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Celebrate Dachshund Day!

June 21st is a special date for us at DEF, not only is it Dachshund Day it is also our organization's birthday! As of June 21st, 2021 we were officially classified a non-profit, so we consider it our birthday! To celebrate this awesome day with us our friends from the Dachshund Fanciers of Central Virginia created this fun guest blog. Enjoy!!


The Dachshund may rank 10th on the American Kennel Club’s annual list of most popular dogs, but these small dogs with larger-than-life personalities hold the number one spot in the heart of anyone who has been fortunate enough to have welcomed a dachshund into their life.


June 21st is celebrated as the National Dachshund Day because it’s the longest day of the year in the Northern Hemisphere. Since Dachshunds are the longest dog breed proportional to its size, it stands to reason that we’d celebrate these dogs on June 21st.


“Dachshund” is the German word for “badger dog” from Dachs (“badger”) and Hund (“hound, dog”). The tiny but mighty standard Dachshund was notoriously good at catching badgers burrowed in their holes. But badgers aren't the only animals Dachshunds are good at hunting. Groups of Dachshunds have taken down larger adversaries like wild boar too. The miniature Dachshund’s small size doesn't stop them from catching small game like rabbits and squirrels.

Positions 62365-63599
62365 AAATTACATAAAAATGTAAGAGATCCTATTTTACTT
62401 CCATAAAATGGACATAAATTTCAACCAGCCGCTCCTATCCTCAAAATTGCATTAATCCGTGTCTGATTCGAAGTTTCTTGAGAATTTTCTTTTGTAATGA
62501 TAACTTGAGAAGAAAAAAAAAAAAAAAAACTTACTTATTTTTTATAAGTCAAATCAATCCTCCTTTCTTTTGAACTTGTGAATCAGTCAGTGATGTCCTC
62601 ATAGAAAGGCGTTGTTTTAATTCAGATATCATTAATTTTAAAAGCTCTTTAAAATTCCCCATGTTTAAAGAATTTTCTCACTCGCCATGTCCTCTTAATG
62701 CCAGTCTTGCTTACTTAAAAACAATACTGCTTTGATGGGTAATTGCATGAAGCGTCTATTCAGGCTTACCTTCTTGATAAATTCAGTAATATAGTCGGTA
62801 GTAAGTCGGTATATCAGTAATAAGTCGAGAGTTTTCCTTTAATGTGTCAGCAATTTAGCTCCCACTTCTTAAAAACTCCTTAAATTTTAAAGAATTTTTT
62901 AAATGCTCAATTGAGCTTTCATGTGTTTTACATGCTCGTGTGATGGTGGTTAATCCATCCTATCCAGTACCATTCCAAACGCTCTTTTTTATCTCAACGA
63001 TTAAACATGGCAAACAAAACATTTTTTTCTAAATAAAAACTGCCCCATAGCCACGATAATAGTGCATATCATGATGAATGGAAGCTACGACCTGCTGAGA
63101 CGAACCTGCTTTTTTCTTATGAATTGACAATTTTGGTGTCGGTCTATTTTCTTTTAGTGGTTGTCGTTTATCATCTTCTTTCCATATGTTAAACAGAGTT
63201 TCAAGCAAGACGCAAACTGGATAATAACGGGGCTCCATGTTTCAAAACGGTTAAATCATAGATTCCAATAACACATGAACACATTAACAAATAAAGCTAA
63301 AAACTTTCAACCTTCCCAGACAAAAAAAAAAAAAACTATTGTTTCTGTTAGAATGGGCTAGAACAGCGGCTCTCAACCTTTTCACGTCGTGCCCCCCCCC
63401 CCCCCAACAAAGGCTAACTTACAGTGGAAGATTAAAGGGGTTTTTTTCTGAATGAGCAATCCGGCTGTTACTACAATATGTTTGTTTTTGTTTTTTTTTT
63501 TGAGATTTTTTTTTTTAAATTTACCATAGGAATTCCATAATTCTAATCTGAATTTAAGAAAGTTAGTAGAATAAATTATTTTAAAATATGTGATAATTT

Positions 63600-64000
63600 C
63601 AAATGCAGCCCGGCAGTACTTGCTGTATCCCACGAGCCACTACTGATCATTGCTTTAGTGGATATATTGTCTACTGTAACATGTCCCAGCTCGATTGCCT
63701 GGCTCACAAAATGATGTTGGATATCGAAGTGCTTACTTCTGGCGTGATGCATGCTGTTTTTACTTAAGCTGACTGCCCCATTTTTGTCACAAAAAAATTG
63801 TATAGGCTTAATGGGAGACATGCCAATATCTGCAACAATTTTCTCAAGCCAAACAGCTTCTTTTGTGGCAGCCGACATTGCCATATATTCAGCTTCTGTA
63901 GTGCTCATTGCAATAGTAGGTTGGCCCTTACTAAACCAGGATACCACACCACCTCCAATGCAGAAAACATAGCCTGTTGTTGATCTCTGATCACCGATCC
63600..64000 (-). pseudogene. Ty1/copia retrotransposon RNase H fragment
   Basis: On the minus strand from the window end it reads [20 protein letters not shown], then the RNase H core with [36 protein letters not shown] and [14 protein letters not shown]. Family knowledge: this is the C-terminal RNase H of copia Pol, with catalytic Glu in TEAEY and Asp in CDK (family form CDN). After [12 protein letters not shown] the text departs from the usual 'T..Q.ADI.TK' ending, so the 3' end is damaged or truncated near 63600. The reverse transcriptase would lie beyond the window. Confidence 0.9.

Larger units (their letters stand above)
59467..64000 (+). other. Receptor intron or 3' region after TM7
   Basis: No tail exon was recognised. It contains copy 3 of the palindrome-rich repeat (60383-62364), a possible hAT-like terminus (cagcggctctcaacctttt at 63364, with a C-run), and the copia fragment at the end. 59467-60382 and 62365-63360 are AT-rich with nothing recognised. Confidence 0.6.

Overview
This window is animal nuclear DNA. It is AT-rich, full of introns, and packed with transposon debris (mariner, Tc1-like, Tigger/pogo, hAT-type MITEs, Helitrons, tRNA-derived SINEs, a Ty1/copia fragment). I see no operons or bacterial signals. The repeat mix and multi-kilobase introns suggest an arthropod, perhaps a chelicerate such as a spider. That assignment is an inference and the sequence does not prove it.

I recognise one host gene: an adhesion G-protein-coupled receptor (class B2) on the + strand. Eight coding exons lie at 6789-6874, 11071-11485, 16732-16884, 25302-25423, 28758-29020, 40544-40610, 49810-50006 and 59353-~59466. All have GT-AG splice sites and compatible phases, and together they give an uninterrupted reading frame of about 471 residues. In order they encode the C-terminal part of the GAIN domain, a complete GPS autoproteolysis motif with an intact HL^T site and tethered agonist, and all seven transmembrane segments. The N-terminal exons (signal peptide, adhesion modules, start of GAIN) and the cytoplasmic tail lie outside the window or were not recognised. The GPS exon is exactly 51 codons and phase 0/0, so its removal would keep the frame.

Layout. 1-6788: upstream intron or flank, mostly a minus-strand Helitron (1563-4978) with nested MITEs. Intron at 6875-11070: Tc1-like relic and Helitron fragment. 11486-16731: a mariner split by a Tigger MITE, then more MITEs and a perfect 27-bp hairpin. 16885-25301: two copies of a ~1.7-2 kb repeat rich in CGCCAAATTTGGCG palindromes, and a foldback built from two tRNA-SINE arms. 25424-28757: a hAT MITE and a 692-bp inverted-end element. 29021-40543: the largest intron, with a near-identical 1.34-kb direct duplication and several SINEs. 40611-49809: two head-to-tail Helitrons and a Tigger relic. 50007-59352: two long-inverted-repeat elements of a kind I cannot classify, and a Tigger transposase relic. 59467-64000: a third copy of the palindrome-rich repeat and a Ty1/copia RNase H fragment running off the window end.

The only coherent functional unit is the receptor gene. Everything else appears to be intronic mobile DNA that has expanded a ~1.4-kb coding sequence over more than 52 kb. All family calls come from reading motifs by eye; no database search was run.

The breed garnered popularity in early 19th century Europe after Queen Victoria expressed them as her favorite breed. To quote the queen, "Nothing will turn a man's home into a castle more quickly and effectively than a Dachshund."

A breed standard was written in 1879, and the German Dachshund Club was founded nine years later, in 1888. By 1885, Dachshunds had made it to America, and 11 were registered with the American Kennel Club that year.

The AKC officially registered the first Dachshund in 1885. Dachshunds were one of the first 14 breeds recognized by the AKC.

During WW I and WW II the popularity of Dachshunds decline in the United States. In an effort to keep the breed in the country, the AKC temporarily rebranded the dogs and called them “liberty pups.” Their reputation and popularity slowly bounced back.

The first Olympic mascot was a dachshund! Waldi was a symbol for the 1972 Olympic Games in Munich. The marathon route that year was even designed to be in the shape of a dog.

The world’s first museum dedicated solely to the Dachshund is located in Passau, Germany. The Deckelmuseum displays over 4,500 breed-themed items! (


If you’re to ask your Dachshund, the answer would be “With treats, of course!” And that’s certainly a way to go. After that have an extra-long day at home with a new toy for your Dachshund, some extra ear scratches or belly rubs, and a nice cuddle on the couch.

For more information about the Dachshund Fanciers of Central Virginia (An AKC sanctioned specialty club and a member of the Dachshund Club of America.) visit their website:

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